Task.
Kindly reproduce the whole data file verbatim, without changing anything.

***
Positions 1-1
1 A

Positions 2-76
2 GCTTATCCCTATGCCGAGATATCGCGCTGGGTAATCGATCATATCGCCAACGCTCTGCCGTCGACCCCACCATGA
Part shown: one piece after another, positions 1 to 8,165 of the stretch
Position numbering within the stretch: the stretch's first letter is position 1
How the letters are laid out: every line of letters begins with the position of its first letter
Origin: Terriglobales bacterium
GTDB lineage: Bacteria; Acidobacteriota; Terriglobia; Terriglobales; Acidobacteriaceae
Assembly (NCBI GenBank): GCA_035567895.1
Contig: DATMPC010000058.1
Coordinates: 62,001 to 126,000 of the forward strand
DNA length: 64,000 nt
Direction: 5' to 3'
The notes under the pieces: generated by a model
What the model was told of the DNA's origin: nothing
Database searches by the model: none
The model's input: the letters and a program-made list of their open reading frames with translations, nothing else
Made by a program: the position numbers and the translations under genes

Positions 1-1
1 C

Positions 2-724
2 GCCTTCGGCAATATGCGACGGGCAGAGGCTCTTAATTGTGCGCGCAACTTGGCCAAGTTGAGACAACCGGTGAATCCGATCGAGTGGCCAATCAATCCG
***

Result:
Positions 1-1
1 A

Positions 2-76
2 GCTTATCCCTATGCCGAGATATCGCGCTGGGTAATCGATCATATCGCCAACGCTCTGCCGTCGACCCCACCATGA
Part shown: one piece after another, positions 1 to 8,165 of the stretch
Position numbering within the stretch: the stretch's first letter is position 1
How the letters are laid out: every line of letters begins with the position of its first letter
Origin: Terriglobales bacterium
GTDB lineage: Bacteria; Acidobacteriota; Terriglobia; Terriglobales; Acidobacteriaceae
Assembly (NCBI GenBank): GCA_035567895.1
Contig: DATMPC010000058.1
Coordinates: 62,001 to 126,000 of the forward strand
DNA length: 64,000 nt
Direction: 5' to 3'
The notes under the pieces: generated by a model
What the model was told of the DNA's origin: nothing
Database searches by the model: none
The model's input: the letters and a program-made list of their open reading frames with translations, nothing else
Made by a program: the position numbers and the translations under genes

Positions 1-1
1 C

Positions 2-724
2 GCCTTCGGCAATATGCGACGGGCAGAGGCTCTTAATTGTGCGCGCAACTTGGCCAAGTTGAGACAACCGGTGAATCCGATCGAGTGGCCAATCAATCCG